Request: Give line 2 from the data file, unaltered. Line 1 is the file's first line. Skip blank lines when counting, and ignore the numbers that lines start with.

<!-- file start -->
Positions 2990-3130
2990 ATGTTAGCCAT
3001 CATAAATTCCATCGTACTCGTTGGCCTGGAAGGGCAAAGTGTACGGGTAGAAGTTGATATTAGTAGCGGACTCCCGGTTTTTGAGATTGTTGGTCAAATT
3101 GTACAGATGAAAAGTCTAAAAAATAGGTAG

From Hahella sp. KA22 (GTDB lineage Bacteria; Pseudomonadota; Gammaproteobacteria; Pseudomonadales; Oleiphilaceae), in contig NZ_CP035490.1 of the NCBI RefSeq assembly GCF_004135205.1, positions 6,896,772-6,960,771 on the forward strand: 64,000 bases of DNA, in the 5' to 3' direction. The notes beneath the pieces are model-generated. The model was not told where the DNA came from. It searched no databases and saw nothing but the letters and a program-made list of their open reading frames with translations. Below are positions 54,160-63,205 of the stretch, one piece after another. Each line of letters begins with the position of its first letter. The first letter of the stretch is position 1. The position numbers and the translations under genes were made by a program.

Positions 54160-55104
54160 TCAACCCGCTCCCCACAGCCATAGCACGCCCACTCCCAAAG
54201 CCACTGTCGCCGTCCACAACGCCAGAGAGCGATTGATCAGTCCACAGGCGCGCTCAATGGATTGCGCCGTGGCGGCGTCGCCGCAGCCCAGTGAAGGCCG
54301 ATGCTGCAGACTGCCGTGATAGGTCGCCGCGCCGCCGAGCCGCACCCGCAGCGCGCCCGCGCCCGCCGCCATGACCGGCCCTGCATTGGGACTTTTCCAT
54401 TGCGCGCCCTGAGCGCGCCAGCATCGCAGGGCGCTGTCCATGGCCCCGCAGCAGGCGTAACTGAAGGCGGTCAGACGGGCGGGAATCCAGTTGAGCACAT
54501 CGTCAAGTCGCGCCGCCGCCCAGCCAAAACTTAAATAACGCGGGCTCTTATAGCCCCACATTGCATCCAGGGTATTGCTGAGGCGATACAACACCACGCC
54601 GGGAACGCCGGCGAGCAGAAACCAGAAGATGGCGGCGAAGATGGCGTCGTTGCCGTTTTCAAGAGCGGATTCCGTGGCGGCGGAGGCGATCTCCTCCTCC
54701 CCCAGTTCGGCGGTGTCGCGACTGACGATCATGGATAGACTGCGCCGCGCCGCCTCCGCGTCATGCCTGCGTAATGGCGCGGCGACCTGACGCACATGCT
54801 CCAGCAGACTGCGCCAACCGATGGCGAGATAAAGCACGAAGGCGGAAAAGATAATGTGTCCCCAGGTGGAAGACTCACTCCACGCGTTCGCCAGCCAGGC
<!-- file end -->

2990 ATGTTAGCCAT